My disabled brother would be devastated, he loves me so much that he won't stop crying...
The company is only 10 min drive from where I live. I cannot even drive on the motorway - I used to take to go to work
They will suffer and this will happen very soon. This thought gives me hope.
Thank you ALL for reading my posts in this forum
Bye now
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#7

Postby Richard@DecisionSkills » Sun Oct 16, 2016 3:21 pm

Carla2016 wrote:...the managers DID something wrong, their actions were not justified. They did not obey the labour law in this country.


If that was true, you would have a legal case against them. That is justice.

What you are talking about is not justice, but the exact opposite. It is not justice for you to decide that because you were let go that it is okay then to take another person's life, let alone multiple people that have children. That is ridiculous and ignorant. It is an ongoing theme with your anger. You blame others, yet it is you that has the problem, it is you that is blinded by your emotion.

You should leave the country where you are now and go back to your family with your brother. Seek professional help for your emotional issues. In time, maybe with the support of your family you will be able to see life more clearly.

P.S. it is beyond hypocritical to claim they don't care about a spiritual ideology, i.e. God, while in the same post you are discussing murdering people.
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#8

Postby Carla2016 » Sun Oct 16, 2016 3:29 pm

The production manager who triggered my resignation has spent 5 months in a Psychiatric unit because he dared confronting the MD. A guy like him should have compassion for fragile employees!
To win a legal case, you need finance Mr!
My anger is justified
I am not done yet with the ex-employer. I will hurt them and we will meet in hell. Promise
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#9

Postby Richard@DecisionSkills » Sun Oct 16, 2016 3:35 pm

Carla2016 wrote:To win a legal case, you need finance Mr!


Uh, no you don't. If you have a worthwhile case, the lawyers will jump all over helping you get your just damages. They take a cut of the damages, that is how they make money.

Example, I testified in a workplace injury case. The injured employee did not pay a single euro. The companies involved in the lawsuit ended up paying roughly 25 million euros to the employee, of which the lawyers took 35%. The injured employee got the rest.
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#10

Postby Carla2016 » Sun Oct 16, 2016 3:43 pm

That is different, easy case!
Harassment is harder
Stop reading the Daily Mail!
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#11

Postby Richard@DecisionSkills » Sun Oct 16, 2016 4:13 pm

Carla2016 wrote:That is different, easy case!
Harassment is harder
Stop reading the Daily Mail!


Oh Carla, between you and I who do you really think needs to stop believing everything they hear? How is what you believe working out for you in life? How is what I believe working out? Between you and I, who do you believe has a better understanding of the legal system? A person that worked in the justice system for many years, testifying in court more times than I can count, including two cases where people were executed as well as the $20 million euro case I mentioned in my previous post or yourself? How many times have you testified in court, how many legal cases have you been involved with? If you can say over 1,000 cases you have me beat and I concede to your greater life experience dealing with the justice system than I.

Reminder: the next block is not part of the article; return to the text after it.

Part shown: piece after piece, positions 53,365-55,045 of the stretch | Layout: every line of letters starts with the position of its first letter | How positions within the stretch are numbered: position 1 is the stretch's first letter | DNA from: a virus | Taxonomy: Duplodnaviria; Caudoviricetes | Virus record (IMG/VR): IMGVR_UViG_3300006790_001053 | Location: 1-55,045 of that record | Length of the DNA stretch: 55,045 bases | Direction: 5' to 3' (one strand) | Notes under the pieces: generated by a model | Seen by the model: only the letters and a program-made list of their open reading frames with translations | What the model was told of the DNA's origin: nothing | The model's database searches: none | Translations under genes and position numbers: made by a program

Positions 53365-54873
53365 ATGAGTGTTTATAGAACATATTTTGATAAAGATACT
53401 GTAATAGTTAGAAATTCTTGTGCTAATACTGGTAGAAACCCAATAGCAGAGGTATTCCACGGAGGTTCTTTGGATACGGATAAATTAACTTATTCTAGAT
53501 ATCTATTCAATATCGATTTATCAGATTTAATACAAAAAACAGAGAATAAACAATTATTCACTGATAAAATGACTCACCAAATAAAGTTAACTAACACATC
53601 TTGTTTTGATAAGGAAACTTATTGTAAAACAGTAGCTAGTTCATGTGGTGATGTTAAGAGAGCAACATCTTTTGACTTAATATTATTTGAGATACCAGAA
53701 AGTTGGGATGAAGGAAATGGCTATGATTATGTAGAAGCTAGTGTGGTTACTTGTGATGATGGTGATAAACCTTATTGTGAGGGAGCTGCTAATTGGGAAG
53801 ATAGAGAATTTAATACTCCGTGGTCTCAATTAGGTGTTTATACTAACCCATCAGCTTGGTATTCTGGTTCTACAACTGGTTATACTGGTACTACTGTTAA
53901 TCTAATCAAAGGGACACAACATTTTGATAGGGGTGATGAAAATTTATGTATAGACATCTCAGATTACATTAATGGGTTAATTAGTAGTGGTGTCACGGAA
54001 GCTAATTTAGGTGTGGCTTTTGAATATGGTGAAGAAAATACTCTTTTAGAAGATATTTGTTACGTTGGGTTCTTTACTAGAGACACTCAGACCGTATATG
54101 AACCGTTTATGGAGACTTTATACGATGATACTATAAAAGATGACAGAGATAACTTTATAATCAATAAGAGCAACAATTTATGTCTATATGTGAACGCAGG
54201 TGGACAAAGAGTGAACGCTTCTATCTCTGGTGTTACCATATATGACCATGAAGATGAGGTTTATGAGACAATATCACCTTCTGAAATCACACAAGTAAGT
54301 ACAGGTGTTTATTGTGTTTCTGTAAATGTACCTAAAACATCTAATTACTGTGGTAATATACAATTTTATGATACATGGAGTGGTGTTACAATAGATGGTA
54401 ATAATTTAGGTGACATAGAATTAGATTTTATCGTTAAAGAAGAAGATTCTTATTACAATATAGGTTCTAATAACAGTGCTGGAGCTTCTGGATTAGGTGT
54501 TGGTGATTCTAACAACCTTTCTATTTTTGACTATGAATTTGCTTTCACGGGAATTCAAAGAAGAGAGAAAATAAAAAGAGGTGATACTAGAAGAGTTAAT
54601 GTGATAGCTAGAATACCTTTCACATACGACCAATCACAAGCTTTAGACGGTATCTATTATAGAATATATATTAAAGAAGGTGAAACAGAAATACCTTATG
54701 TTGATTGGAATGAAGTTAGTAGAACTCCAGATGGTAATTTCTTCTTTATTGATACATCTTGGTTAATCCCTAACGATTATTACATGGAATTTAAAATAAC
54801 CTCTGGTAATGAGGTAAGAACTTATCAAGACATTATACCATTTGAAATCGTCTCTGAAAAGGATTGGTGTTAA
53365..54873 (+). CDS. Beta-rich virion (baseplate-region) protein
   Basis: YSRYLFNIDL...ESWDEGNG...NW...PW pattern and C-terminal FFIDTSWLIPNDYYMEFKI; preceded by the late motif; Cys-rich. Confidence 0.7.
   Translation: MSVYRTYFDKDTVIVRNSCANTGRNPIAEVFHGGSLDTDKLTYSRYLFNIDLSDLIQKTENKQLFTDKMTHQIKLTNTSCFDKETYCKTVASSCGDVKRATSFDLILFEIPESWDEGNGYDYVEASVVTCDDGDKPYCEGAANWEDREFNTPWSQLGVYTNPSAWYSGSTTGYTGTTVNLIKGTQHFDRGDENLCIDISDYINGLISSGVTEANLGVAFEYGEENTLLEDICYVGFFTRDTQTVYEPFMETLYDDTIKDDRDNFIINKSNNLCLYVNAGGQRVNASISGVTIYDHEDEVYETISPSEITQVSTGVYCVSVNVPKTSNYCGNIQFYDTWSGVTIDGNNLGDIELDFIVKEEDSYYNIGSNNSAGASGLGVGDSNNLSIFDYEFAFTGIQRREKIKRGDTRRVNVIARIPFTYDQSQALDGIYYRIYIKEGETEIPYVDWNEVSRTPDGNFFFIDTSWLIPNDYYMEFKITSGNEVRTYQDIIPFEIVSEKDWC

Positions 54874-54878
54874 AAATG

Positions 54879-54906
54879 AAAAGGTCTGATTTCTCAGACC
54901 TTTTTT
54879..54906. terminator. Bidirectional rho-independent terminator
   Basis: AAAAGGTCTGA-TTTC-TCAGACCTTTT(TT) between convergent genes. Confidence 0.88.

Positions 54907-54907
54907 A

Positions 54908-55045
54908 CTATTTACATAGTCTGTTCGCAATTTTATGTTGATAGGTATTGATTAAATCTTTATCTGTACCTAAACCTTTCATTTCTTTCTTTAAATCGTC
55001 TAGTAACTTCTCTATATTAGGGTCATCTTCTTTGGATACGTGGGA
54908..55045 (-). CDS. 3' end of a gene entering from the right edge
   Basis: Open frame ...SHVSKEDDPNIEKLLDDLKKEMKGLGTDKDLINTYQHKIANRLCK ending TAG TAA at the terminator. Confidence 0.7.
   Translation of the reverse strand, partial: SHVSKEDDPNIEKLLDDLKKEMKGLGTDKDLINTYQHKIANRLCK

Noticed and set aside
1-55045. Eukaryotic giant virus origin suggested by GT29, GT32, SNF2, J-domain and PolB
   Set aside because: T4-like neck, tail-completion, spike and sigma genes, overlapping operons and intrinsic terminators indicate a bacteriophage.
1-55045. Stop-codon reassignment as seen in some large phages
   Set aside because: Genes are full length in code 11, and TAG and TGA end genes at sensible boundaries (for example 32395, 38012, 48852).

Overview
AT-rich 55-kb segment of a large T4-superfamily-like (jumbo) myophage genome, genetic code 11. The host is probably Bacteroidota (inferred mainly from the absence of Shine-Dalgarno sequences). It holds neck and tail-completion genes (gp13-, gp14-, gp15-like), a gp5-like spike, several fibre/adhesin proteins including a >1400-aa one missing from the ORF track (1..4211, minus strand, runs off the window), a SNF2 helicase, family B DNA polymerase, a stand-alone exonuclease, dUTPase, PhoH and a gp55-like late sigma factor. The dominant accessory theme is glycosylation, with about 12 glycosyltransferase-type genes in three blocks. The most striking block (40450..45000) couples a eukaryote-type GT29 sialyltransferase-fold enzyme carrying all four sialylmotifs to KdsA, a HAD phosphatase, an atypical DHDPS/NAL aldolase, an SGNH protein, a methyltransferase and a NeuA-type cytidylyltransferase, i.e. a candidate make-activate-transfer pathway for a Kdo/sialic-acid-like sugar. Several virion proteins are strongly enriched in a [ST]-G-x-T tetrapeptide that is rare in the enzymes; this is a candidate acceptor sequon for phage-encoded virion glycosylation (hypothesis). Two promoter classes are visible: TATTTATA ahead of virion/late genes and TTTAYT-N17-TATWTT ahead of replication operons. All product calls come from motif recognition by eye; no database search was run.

Yes, a harassment case is harder to prove, but if the employee does have a case it does not require they have money to hire a lawyer. If they have a case, the lawyer sues and is paid from the damages won. If any lawyer tries to charge you money to sue on your behalf, RUN! If that happens, the lawyer is basically telling you that it is not a good case, but they are willing to let you pay them and waste your money.
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#12

Postby quietvoice » Sun Oct 16, 2016 5:29 pm

From your first thread:
Carla2016 wrote:In March, I lost the job of my dreams after 9 months working abroad. . . .

I loved my job as a Sales Manager, my colleagues, my customers. However, I have suffered for months from psychological harassment.

And so, this clearly was not the Dream Job that it first appeared to be, due to the working environment.

I would chalk it up to experience and move on.
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#13

Postby Carla2016 » Sun Oct 16, 2016 7:21 pm

Hi Quietvoice,
You are right. Working conditions were horrible. Was always on business trips though
I was performance-oriented unlike my other colleagues.
I loved my job so much that I forgot the harassment...

The painful thing - I cannot overcome today - is my withdrawal of my own resignation which was turned into a dismissal by the MD who has an ego problem. He enjoys sacking people. 20 in 12 months...
Had I resigned properly, I would have felt much better now. No court case and they would have paid me the 4 wks notice
I was so stupid and I cannot forgive myself for this! I was so bad in the end...
Thanks
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#14

Postby catfancier42 » Sun Oct 16, 2016 9:45 pm

When really difficult and upsetting things happen to us, it's really easy to act less than perfectly and to feel a lot of anger. You are far from alone in being human, Carla!

Being successful isn't about not making mistakes; it's about using them as further opportunities to learn and grow.

Those mangers of yours who seem to revel in causing others pain? Probably have a lot of unaddressed issues in their personal lives. Egos they need to defend at all costs/insecurity, etc.

These are people who avoid facing their problems, and in doing so there is a tendency to lash out against other people.

You can't control them, but you can learn to control yourself. Allow yourself grace to be human and make mistakes, and learn as you are able. It's okay to be angry over injustice. But when it starts to ruin your life, it's time to ask yourself why you would want to torment yourself so? You are worth more than that.